The Rabbits written by John Marsden and Shaun Tan is an allegorical fable about colonisation told from the perspective of the natives, represented as billibies. The Rabbits are a metaphor for the white settlers of Australia and the story is about their negative effect on the world of the Aboriginal people. The use of imagery is widely used through the text. It creates a sense of feeling as, if imagined you would be able to feel part of the story. Emotive Language was used as well to portray a feeling to the reader for example, “Who will save us from the Rabbits?” This picture book shows a lot of symbols which enhances more of an illustration for example the rabbits themselves are a symbol as they represent the British who colonised and also the billibies represent the aborigines. The illustration of this visual text done by Shaun Tan is beautiful to look at because of the superb artistic style which are bold and creative. They range from light and airy peaceful landscapes, to dramatic collages. The rabbits are drawn stylish experts who change the environment. As the story goes on, the bright colours drain from it, leaving blackness. The setting, a rural area or the outback are shown in relation to what the rabbits did to the calm environment, changing it into the land they want it to be which was against everything the aborigines believed about land in their culture. Personification is where the act of attributing human characteristics to abstract ideas is used to convey the message or moral of the text in a unique way. The quote, “no mountain could stop them; no desert; no river” is a use of personification in the text suggesting the depth of the story. Sarcasm is not widely used throughout the text but can help give a better meaning to the story. The Gaze of the characters are not demand as they are not facing the reader but are looking somewhere else which is offer.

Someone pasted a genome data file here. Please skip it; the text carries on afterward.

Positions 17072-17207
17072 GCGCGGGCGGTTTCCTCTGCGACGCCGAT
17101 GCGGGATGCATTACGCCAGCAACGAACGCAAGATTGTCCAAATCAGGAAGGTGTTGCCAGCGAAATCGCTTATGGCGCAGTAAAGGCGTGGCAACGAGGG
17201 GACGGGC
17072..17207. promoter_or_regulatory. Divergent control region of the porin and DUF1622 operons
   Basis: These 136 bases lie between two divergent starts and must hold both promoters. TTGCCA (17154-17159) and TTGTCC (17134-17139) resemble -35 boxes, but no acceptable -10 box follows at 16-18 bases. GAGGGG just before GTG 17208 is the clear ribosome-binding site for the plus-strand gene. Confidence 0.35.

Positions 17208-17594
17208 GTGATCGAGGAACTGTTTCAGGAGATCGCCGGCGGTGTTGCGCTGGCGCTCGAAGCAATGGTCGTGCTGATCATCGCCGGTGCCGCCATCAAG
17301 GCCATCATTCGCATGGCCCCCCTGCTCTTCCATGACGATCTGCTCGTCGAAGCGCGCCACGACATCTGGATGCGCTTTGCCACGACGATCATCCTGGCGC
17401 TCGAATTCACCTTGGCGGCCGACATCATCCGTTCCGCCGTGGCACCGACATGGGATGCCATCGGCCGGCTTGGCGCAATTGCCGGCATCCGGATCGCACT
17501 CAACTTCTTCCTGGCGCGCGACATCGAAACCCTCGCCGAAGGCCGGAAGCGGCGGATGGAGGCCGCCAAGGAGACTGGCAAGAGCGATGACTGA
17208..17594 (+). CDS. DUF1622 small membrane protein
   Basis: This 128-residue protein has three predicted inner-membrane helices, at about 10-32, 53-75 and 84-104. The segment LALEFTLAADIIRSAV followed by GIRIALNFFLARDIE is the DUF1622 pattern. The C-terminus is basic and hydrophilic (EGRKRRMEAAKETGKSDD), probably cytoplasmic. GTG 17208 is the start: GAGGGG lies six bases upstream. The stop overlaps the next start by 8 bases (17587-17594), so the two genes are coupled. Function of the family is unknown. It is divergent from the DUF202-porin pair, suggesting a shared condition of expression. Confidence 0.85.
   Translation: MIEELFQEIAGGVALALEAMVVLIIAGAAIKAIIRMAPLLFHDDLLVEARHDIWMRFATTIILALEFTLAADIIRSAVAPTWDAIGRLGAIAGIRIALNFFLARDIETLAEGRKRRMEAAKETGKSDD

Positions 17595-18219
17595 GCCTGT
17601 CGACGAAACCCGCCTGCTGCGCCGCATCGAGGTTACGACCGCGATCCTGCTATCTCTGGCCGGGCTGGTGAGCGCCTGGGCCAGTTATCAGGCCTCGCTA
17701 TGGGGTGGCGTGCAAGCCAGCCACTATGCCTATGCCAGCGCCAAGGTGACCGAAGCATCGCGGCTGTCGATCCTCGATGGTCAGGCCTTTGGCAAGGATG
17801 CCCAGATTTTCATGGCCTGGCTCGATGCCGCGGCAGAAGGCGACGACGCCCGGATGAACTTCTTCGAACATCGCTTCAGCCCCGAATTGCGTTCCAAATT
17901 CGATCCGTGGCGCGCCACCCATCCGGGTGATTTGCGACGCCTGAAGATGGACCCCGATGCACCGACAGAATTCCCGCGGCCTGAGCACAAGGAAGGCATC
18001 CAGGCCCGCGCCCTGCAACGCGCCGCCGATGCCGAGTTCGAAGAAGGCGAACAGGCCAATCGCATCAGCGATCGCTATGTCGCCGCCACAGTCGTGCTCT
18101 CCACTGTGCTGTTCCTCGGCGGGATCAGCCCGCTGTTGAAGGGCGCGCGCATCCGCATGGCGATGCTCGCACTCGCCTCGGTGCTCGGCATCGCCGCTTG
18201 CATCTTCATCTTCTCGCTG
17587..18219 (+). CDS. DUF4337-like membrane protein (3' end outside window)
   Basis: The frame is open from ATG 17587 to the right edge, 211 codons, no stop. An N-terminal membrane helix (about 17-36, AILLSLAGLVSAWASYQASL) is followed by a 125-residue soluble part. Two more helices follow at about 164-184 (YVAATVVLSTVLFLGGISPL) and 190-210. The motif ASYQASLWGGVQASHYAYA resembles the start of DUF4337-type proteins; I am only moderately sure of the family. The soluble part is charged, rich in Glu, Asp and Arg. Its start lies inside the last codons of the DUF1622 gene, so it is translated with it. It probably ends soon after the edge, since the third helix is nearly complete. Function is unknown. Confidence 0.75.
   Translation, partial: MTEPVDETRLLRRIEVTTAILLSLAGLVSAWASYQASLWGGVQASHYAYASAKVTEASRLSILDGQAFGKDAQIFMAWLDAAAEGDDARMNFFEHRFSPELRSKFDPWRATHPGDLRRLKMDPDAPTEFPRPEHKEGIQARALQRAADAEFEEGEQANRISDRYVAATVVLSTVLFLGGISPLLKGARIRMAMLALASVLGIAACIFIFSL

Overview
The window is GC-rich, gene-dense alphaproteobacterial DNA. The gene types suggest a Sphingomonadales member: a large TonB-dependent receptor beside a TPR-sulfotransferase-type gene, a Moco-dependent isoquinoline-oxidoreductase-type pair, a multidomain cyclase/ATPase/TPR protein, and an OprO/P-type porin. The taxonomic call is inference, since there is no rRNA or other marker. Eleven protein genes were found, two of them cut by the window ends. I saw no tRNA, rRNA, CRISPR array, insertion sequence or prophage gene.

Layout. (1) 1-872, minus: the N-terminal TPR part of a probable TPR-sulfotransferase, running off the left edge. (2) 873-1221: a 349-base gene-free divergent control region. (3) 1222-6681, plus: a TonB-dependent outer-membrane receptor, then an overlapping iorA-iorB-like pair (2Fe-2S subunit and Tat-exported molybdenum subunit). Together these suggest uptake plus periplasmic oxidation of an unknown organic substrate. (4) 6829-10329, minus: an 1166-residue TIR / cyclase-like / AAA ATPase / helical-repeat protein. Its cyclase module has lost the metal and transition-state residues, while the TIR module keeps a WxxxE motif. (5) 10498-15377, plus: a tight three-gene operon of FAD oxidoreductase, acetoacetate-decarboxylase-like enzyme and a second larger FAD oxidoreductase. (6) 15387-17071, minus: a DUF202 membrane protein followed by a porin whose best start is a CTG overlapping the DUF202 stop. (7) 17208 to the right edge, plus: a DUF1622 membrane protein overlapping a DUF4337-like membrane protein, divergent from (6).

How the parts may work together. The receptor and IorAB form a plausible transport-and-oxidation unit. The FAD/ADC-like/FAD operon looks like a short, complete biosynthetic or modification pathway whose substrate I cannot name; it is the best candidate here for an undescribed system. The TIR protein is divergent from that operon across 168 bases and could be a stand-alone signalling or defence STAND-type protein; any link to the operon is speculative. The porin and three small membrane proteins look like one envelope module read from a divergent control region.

Themes expressed through this visual text are strong and powerful. For example,...
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